I Can’t Be the Only One

There are contemporary books so lauded or so popular, they are cultural pillars in our collective consciousness (at least, my generation’s): Harry Potter, Twilight, and to lesser extents, The Hunger Games and Percy Jackson. And because these series have transcended into such phenomena, there is luxurious room for justified disappointment, apathy and even loathing.

There are also books, though not Herculean triumphs like the aforementioned, that are popular enough to have seemingly achieved omnipresence across social media platforms and in prime window displays in bricks-and-mortar stores (yes, those still exist). Many of these are adored enough to have scored an average 4.0+ on Goodreads. To the uninitiated bibliophile, that may not sound impressive, but with a community numbering more than 55 million members and books often receiving more than 100,000 ratings each, such a high average is actually no easy feat. For the typical book, it would mean almost 50,000 deeming it perfect enough to merit the elusive five stars. From my personal experience, the rating system really is quite reliable, and I do agree with the vast majority of the 4.0+ ratings for the books I have read.

Anyway, I digress. The point of this post is, I have been increasingly frequently boggled by certain books, which either received rave reviews or were otherwise simply commercially successful enough to have sold-out sequels etc. Here is a list of those books, and why I did not enjoy them.

1. Freakonomics (averaging 3.9 stars)

I wrote a full review for this ‘groundbreaking’ introduction to economics a little while back. Steven D. Levitt certainly thinks of himself as some ‘woke’ academic with (gasp) controversial answers to some big questions. But too often, the crucial intermediate steps between his bold hypotheses and conclusions were missing. Some statistics were quoted from unreliable sources. His deductions were no more than superficial appeals to intuitive logic. And the black-and-white explanations were too simplistic to be convincing or even evaluable.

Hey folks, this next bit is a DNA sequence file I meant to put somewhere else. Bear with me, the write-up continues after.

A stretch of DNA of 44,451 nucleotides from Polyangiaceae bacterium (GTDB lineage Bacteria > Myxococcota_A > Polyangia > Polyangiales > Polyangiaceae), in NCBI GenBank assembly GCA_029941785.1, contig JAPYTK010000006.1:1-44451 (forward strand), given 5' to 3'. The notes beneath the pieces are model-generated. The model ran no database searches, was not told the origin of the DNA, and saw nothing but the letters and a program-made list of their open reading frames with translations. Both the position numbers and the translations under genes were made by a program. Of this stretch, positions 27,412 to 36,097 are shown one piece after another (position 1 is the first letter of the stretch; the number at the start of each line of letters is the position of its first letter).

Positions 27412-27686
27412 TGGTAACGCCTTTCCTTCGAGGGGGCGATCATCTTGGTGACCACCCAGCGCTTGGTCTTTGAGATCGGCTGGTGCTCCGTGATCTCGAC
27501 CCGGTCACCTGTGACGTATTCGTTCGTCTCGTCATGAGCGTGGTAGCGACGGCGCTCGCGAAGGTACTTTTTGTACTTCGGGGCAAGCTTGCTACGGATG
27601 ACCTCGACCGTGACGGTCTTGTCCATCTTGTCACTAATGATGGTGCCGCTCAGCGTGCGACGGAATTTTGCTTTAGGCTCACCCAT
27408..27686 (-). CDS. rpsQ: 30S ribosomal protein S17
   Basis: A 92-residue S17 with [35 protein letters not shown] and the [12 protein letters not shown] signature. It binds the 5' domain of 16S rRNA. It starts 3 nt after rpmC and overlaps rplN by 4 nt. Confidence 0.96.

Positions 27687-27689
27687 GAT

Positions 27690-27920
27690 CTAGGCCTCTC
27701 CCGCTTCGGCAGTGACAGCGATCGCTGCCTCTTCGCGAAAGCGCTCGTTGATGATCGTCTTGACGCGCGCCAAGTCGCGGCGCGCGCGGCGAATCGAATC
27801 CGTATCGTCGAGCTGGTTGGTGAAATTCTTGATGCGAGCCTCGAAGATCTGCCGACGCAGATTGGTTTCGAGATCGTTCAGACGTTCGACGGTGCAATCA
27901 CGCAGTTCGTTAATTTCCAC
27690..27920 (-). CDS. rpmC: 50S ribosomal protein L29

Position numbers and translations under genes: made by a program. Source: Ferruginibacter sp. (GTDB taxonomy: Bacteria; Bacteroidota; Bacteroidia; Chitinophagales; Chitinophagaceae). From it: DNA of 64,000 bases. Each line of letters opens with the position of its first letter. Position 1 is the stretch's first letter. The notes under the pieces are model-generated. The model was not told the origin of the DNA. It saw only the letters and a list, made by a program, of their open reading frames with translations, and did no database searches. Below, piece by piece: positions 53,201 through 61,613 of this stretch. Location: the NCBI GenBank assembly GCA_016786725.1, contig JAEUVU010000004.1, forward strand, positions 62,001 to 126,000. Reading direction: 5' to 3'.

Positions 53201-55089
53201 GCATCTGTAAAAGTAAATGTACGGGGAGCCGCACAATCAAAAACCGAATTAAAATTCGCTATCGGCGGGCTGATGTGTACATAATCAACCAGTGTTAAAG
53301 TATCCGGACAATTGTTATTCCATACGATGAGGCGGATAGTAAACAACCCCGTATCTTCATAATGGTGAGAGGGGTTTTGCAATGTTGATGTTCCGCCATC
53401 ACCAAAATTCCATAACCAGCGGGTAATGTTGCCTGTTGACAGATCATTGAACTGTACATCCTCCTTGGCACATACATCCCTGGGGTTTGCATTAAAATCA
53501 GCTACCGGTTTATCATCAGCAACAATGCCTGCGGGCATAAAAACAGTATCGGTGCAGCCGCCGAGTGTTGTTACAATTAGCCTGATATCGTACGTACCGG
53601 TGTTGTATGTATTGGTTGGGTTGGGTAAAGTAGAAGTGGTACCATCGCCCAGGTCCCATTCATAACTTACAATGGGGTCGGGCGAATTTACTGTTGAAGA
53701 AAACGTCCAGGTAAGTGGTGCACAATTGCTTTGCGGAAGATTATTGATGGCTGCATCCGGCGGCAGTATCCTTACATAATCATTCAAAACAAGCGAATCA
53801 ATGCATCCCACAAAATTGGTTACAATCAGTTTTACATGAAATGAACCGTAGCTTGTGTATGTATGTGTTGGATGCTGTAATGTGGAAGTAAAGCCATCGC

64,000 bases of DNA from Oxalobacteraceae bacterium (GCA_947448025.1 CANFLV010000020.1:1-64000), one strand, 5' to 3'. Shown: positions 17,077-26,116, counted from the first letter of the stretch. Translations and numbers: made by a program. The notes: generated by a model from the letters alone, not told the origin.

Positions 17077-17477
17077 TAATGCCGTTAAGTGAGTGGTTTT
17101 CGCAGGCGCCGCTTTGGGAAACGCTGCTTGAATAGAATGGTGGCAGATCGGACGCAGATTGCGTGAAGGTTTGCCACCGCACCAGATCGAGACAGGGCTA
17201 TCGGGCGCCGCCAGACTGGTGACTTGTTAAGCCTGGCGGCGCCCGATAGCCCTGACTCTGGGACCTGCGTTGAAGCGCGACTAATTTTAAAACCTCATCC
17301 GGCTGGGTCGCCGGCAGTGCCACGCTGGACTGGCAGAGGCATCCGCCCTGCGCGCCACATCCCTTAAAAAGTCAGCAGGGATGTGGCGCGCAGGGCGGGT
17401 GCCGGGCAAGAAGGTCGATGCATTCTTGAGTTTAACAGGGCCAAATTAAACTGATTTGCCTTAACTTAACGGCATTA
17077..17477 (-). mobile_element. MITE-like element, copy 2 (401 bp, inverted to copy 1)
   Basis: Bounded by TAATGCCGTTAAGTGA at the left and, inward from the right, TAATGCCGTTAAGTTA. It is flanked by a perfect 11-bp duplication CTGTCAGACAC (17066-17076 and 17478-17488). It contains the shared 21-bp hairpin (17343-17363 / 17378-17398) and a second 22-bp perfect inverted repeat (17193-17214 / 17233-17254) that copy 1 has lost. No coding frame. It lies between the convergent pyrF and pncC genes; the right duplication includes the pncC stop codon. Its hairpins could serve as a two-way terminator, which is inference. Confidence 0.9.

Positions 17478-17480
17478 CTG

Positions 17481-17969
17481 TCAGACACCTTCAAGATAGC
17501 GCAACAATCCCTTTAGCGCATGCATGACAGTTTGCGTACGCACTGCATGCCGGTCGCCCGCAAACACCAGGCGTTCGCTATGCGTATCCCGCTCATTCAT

The titles for most chapters were overworked and sensationalist. His tone was unpalatably dismissive, stamped with an all-too-familiar oh look at you less educated souls, how cute! strain of superiority. Yes, I was uncharacteristically generous when I gave this three stars. But be assured that it was for wholly unrelated reasons to the educational value of this book. If you want to learn some economics, look somewhere else instead.

2. Heartless (4.1 stars)

Meyer’s Lunar Chronicles was deserving of praise. The retellings stood on inventive premises that worked, had compelling and complicated characterisations both familiar and fresh, and were different enough from previous reworkings to make them feel like completely new stories. Heartless (a ‘prequel’ to Alice in Wonderland) was not this.

The protagonist, Cath, was insufferable – the archetypal fortunate-in-all respects girl blessed with wealth, a good family, attractiveness, and purported ‘intelligence’, who was woefully stuck in an oh-so-original ‘unfortunate’ circumstance (catching the eye of the king). If the problem were just the premise, I would have been willing to set it aside. But she could not seem to do anything but whine. Whine and precipitate the very disaster she was warned about repeatedly throughout the novel. Oh, and inexplicably turn mad and start chopping heads off left, right and centre.